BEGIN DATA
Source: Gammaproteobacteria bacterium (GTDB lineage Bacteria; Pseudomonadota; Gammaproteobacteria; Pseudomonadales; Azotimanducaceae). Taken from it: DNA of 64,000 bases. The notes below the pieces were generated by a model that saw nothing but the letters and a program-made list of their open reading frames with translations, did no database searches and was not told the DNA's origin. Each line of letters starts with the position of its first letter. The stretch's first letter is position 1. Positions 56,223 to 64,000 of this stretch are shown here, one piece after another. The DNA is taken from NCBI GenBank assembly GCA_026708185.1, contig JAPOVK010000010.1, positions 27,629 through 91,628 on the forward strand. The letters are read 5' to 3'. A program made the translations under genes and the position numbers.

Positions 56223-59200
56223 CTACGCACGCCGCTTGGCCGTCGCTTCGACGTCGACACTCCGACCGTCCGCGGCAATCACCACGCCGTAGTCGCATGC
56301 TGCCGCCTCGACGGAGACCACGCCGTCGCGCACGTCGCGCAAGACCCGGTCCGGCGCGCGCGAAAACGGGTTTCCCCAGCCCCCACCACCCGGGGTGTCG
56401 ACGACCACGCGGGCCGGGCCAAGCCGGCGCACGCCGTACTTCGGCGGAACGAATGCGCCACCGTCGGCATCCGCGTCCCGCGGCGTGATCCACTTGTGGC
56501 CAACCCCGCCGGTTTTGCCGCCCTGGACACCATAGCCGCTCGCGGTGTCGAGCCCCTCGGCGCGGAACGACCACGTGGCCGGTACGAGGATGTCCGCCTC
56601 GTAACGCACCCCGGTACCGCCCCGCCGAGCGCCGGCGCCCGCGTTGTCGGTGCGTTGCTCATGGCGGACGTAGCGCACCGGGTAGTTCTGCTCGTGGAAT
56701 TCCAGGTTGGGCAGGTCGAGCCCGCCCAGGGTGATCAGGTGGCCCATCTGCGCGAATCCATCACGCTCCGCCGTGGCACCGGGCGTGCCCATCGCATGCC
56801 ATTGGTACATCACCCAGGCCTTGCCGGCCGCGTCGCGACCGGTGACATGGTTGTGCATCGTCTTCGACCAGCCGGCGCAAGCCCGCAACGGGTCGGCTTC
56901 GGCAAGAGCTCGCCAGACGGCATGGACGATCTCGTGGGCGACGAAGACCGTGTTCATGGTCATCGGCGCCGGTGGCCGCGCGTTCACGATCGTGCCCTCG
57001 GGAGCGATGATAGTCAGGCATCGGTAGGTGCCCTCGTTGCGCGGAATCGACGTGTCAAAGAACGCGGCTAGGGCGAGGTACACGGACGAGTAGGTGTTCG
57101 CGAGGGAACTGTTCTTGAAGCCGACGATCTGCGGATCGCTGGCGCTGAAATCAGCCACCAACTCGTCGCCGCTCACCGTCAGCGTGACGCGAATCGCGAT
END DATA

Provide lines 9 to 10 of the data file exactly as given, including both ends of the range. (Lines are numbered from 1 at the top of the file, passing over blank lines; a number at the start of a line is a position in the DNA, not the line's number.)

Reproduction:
56801 ATTGGTACATCACCCAGGCCTTGCCGGCCGCGTCGCGACCGGTGACATGGTTGTGCATCGTCTTCGACCAGCCGGCGCAAGCCCGCAACGGGTCGGCTTC
56901 GGCAAGAGCTCGCCAGACGGCATGGACGATCTCGTGGGCGACGAAGACCGTGTTCATGGTCATCGGCGCCGGTGGCCGCGCGTTCACGATCGTGCCCTCG